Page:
The next day through e-mail she told me she needed time away from boys, at least until summer. After reading that e-mail I printed it out, then went in my room to imbibe it over and over. I sobbed for an hour, followed by many more of lying in bed feeling sick.
I tried talking to her a few more times, but she’d act disinterested. A switch had been flicked. My kind girlfriend turned cold, as if my presence were an inconvenience. In phone calls she’d stop talking then return minutes later sans explanation, if she came back at all. She seemed to transform to an entirely new person. Still, I thought I could win her back.
I started a journal detailing every time we’d been together, the entire history of our relationship from the internet, to meeting in her car, to us dating. I also started to make a video composed of lots of home footage of me growing up. I thought if she could see my life, hear my thoughts, she’d fall in love again. More grand gestures instead of introspection and effort. Painfully honest communication. But then I learned of something that made me stop writing, stop making the tape.
Two weeks after we broke up she went to a hotel to get drunk with the twenty-one year old and two of his friends. In there she lost her virginity. She told me these facts over the phone. I felt betrayed, sad, angry. Gutted to the spine. But in a pained way I also understood it.
I’d long stopped bringing the excitement to her life that I once did. Was much too inward and uncomfy to fulfill her needs from a partner. She did what was best for her. Found out there was more to life than what I provided. That someone else could appear from the internet, this time consistent between online and off.
Soon I grew haunted by the image of her having sex with this man. I didn’t know what he looked like so conjured a blurry figure fucking her on a squeaky bed while others cheered them on. It was the only thought I had. One that tore through head and heart at all hours. He got her body, but more importantly, held her love, care, and attention. She wanted him and so I was back to my natural state. Alone once more.
I got completely hammered on my birthday, but all getting drunk did was shoot pain to the forefront. I hadn’t been able to find my cell for days so spent $150 on a new one in hopes she’d call and wish a happy birthday. She didn’t. With this I knew it was truly over.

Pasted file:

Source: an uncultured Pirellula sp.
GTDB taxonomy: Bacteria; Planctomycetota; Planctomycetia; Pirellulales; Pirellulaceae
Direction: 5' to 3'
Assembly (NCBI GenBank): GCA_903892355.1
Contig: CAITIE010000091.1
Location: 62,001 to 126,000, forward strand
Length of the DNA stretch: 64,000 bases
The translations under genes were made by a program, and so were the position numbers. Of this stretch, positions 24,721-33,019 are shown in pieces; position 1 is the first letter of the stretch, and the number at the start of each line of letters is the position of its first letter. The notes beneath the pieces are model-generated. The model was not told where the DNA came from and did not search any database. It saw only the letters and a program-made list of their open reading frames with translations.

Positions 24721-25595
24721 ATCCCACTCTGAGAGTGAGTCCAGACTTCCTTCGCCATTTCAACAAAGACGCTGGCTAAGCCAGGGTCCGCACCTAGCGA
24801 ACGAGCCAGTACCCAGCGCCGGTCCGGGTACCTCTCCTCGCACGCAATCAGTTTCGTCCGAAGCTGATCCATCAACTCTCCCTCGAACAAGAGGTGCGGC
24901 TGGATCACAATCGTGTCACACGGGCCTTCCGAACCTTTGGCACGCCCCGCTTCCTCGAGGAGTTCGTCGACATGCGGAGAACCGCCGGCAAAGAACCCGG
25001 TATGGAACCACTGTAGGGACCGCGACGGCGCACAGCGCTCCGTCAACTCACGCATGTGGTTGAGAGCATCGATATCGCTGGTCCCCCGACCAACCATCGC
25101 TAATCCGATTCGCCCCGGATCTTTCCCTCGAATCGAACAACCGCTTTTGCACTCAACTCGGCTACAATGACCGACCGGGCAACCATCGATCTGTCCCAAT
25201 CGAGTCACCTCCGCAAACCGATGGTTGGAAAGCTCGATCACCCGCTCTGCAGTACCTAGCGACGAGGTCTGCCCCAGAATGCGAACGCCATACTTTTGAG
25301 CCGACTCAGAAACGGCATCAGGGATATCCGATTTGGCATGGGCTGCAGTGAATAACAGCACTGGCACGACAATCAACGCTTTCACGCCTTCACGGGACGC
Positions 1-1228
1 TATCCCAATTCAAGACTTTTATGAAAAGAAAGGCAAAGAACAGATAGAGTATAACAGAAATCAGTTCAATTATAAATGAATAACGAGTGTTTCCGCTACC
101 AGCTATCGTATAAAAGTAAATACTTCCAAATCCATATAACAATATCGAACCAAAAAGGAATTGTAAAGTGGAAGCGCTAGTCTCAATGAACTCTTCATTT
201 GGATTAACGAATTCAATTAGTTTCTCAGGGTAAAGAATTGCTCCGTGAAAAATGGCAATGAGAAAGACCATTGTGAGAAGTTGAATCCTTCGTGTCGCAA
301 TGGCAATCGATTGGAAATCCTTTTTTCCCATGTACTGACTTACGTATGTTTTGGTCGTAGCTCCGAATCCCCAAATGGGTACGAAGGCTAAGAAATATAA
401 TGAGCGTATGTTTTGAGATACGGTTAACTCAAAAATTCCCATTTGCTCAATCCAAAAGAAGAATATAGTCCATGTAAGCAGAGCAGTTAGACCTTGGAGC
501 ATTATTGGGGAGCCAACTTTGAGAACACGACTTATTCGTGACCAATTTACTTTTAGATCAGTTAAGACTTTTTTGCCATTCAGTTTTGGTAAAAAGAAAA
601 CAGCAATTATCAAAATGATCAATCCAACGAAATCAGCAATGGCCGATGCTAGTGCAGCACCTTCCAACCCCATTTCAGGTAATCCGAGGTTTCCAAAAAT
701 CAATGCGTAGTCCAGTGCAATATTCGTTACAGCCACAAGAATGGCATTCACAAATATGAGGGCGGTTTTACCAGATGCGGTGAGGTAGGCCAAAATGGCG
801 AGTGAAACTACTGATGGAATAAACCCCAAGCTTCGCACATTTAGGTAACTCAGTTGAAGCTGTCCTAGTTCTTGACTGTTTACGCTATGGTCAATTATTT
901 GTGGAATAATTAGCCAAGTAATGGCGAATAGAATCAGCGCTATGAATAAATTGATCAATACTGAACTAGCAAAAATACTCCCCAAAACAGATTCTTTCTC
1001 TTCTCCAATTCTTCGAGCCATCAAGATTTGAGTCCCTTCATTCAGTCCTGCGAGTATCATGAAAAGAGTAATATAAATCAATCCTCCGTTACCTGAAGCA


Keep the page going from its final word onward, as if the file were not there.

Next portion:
I felt scared. Hurt. Dead. Disconnected. Lost twenty pounds. Having a girlfriend had been an affirmation that I was normal. I didn’t want to let that go, even though she hurt me. Even though we weren’t right for each other. Even though I didn’t know how to be a good boyfriend. But then I realized she’d just do it again. She didn’t want me anymore. Plus it wasn’t her job to fix me. I had to find a way to move on.
She called a few times in attempts to be friends. To release me with an appearance of care. After the last I told her not to. It only made the hurting worse. Slashed open the wound. She always acted as if all were fine. Didn’t know how to address me after her feelings faded while mine erupted in misery. She wrote an apology letter a year or so later, but by then I’d found my own form of peace and healing.
It took even more time before I felt I’d fully worked through what happened. I was over the pain but it wasn’t just heartbreak. It was rejection. Losing a friend. Dwelling on the flaws and failures that brought me to where I was. It was knowing that I opened myself to someone so much and this is what came of it.
I signed up for college which changed my life for the better. It’d still be a bit before I gained interest in other girls. Before I’d date and lose my virginity. But even with healing I still didn’t want to let myself love or open up to anyone. I feared the thought of going through that hellish pain once more. My healing sealed a hole but left a hidden fissure.
In regard to subsequent partners this closing up came off as coldness. I was never mean but rather unengaged. Funny and fun on the surface but rarely going deeper. I didn’t probe them so they wouldn’t me. I let everything painful with V push my heart into hiding. But it wasn’t just my experience with her that made me act that way. It grew from a lifetime of feeling guarded. Afraid I’d be rejected if someone saw inside me. I didn’t even know most of what I tried to hide. Just that it needed to never be unsealed. All of this fed the fissure. Let it sink even deeper.
I could’ve changed these things but didn’t. I was no longer so much shy as constructing a canyon between my inner self and others. Sometimes it collapsed and I let out too much at once. Short bursts followed by strong showings of distance. In the end any attempt to seal off resulted in heartbreak anyway. Caused it to happen. A boulder from the past rolling over my future.
Once with others I didn’t even think of V. Still, it’s that first big relationship that shapes us. That scares us. Conscious or otherwise. But it’s not just that. I know the fissure formed before I ever met her. Emerged from epochs within. Sometimes I think I can still spackle it shut. Reset my soul. But it seems unlikely. Introspection fails when unattached from action.